Sunday, November 05, 2006


the joy of reading

I feel lucky and thank god that I don’t get the writing bug. Lucky because I’ll never be good at it and thank god because I think it would be a torture. I feel that being a writer or journalist or - god forbid - a book reviewer would be the worst job in the world (well, may be after lawyers and accountants which as everybody knows are the pits).

I never understand why some people , even a complete nobody feels the urge to write and must write. Writing for them become like cocaine to drug addicts…they need their fix everyday and this can come at odd hours . Yet, I‘ve never seen or heard anyone that are mad about cars say , seriously think about making cars themselves or those that are mad about durian want to become durian farmers (though a few do) .

All form of arts manifest some kind of addictions to their practitioners, but seems only writing among all the art disciplines that has the strongest addictive trait. You don’t see too many wannabe painters that claim that they get the urge to doodle at odd hours or dancers need to dance when they‘re in bed for example. But with writing any wannabe author will tell you that they sometimes wake up in the middle of the night and start scribbling something when they become ‘inspired’.

Recently orhan pamuk gave a very interesting insight in the guardian newspaper why he needed to write and write everyday and if he doesn’t he’ll become physically sick and deeply unhappy. and today there is another excellent take on the same subject and the pleasure of reading by the famous American author paul auster. Though I don’t understand about the writing bug, I can well understand the joy of reading for I read purely for pleasure. And I am always on the look out for a good book.

But here’s the problem. Although all of us love stories, no two of us agree on what a ‘good’ story is. Not that this is surprising as ‘goodness’ is subjective unlike mathematical truth for example which is absolute. And although like everything else expertise and experience can give you a better judgement of what can be considered good or bad , we still can never come to full agreement on what is good or bad. Furious discussions and disagreements whenever lit prizes are announced is one clear example of difficulty of deciding what a good book is even among experts. And this is not restricted to just books of course.

Which nicely bring me to another favorite topic, Paintings and on the same theme of what good or bad is. Today I read a hilarious rant in the observer about Jackson pollock’s painting number 5, 1948 that was sold for $140 million US dollars by David Geffen , an interesting guy (as this article shows) who gave us some of the best Californian rockers in the seventies –Crosby Still and Nash, Neil Young, Jackson Brown , Linda Ronstadt to some unknown mexican- the highest record for paintings now .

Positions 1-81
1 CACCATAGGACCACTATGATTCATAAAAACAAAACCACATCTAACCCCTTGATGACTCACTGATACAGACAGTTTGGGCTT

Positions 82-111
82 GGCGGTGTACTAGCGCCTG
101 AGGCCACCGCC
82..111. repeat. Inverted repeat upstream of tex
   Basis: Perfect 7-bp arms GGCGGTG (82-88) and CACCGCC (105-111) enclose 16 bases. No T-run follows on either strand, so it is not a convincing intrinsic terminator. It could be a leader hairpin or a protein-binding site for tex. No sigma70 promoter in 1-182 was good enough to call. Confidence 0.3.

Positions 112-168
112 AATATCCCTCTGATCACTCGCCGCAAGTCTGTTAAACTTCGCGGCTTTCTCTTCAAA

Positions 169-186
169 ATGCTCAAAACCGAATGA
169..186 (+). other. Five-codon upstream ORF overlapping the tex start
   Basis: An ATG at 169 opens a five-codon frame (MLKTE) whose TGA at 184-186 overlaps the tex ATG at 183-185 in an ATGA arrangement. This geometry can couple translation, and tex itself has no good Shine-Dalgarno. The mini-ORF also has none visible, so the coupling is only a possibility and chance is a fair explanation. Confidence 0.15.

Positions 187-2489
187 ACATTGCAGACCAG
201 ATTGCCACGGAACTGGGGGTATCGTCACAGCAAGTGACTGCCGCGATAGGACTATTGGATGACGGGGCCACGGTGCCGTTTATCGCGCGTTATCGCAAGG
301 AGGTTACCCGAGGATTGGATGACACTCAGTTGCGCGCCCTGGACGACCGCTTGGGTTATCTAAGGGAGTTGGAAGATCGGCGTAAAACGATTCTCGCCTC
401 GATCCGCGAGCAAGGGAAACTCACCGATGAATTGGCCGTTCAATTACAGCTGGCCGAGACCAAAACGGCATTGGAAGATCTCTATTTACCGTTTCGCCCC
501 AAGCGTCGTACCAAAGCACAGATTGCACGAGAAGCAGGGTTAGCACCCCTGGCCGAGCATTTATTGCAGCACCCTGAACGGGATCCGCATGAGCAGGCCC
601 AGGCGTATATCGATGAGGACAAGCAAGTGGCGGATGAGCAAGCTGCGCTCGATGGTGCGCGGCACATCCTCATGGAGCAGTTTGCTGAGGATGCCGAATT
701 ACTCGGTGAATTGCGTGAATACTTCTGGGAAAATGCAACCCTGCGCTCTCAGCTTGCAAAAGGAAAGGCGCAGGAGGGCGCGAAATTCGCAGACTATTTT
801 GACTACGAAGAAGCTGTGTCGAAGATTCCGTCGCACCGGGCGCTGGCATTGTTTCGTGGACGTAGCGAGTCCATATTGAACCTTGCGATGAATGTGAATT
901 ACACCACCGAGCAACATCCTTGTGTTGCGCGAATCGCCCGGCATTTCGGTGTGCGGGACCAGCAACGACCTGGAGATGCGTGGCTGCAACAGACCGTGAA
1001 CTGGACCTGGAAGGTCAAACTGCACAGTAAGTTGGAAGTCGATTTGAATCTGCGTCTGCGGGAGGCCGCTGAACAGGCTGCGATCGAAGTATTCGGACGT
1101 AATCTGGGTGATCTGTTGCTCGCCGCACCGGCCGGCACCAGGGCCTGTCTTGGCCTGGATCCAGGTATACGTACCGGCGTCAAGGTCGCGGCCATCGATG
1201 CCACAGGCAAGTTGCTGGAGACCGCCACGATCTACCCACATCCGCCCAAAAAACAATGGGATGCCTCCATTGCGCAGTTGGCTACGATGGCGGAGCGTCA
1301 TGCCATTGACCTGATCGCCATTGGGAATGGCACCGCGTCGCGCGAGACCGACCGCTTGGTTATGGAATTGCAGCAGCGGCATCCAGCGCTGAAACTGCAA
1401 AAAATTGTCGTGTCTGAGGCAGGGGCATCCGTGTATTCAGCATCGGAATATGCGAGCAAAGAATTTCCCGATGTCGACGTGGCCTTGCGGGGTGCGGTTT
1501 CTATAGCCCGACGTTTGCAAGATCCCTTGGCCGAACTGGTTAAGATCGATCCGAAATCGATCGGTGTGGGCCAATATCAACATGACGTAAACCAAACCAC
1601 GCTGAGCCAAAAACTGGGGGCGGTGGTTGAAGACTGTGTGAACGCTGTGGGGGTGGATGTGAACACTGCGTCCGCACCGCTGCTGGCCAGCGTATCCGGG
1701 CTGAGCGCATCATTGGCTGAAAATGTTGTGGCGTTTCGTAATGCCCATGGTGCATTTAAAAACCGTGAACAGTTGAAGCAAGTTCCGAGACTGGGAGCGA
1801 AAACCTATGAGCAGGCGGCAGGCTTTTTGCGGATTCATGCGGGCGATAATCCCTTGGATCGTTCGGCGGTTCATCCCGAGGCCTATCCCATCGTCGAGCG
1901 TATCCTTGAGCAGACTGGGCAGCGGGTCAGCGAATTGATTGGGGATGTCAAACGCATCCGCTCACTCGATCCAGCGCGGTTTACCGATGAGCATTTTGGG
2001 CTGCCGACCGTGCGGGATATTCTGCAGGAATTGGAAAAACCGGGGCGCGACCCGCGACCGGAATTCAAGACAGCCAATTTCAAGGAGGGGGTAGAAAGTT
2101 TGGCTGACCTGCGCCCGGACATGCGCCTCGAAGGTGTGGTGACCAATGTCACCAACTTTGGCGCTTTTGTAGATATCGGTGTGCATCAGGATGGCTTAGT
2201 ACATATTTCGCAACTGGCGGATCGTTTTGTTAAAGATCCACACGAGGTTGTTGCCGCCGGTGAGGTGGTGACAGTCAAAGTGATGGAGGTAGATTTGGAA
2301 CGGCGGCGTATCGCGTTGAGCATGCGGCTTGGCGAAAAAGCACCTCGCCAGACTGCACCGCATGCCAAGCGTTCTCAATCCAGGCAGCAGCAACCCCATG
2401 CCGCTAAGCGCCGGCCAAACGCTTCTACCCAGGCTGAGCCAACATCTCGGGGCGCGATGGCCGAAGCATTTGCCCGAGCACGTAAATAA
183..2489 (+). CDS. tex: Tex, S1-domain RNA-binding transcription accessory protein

An excerpt from this article…what a gem…

Pollock's widow report that the couple would dream up names for the works once they were finished; Pollock wasn't painting anything in particular, even in abstract. He was just dripping paint like a leaky tap while listening to jazz. Yet surely great art requires great thought. It rings true when the widow says of him: 'He was missing about half the components of a mature human being.' A monkey could do a passable Pollock, but would spill a lot of Dulux before copying a Holbein.

Pollock has never been free from controversy from the beginning and as this amusing article showed , even now his achievement and those who have the means to buy them are viewed not without a hint of envy and jealously. And like the author of this article I also distinctly remember that the first time I heard of him was that very long time ago in my student days in Tasmania (of all places) when there was a great outcry when malcom frazer who was then the aussie PM bought a Pollock for the aussie art gallery for around 1.3 million aussie dollars (seems like peanuts now) and I had to thank this scandal for introducing me to the great world of abstract expressionism.

Art and reading are essentially a lonely pursuit and to be savored in isolation privately and incidently, there is also a very good article on why traveling alone can be very rewarding (barring a few pitfalls) and in fact my preferred way of looking at the world at large which I’ll be doing again next week as I’ll be going to Beijing and then directly to manila and Davao in Mindanao, Philippines. That is a mess actually as originally I thought of taking my way back from Beijing by train via shanghai to kunming then fly out to KL …then go to the Philippines and not only in the relatively safe city of davao but to the more interesting muslim areas of maranao people in merawi but that’ll have to be for next year may be…

good job we don't all have the writing bug, greenbottle. else everyone would be writing and no-one would be reading.

interesting that we were both taken by the auster article though.
Bib and bottle,

For people who don't have the writing bug you guys sure write a lot :)
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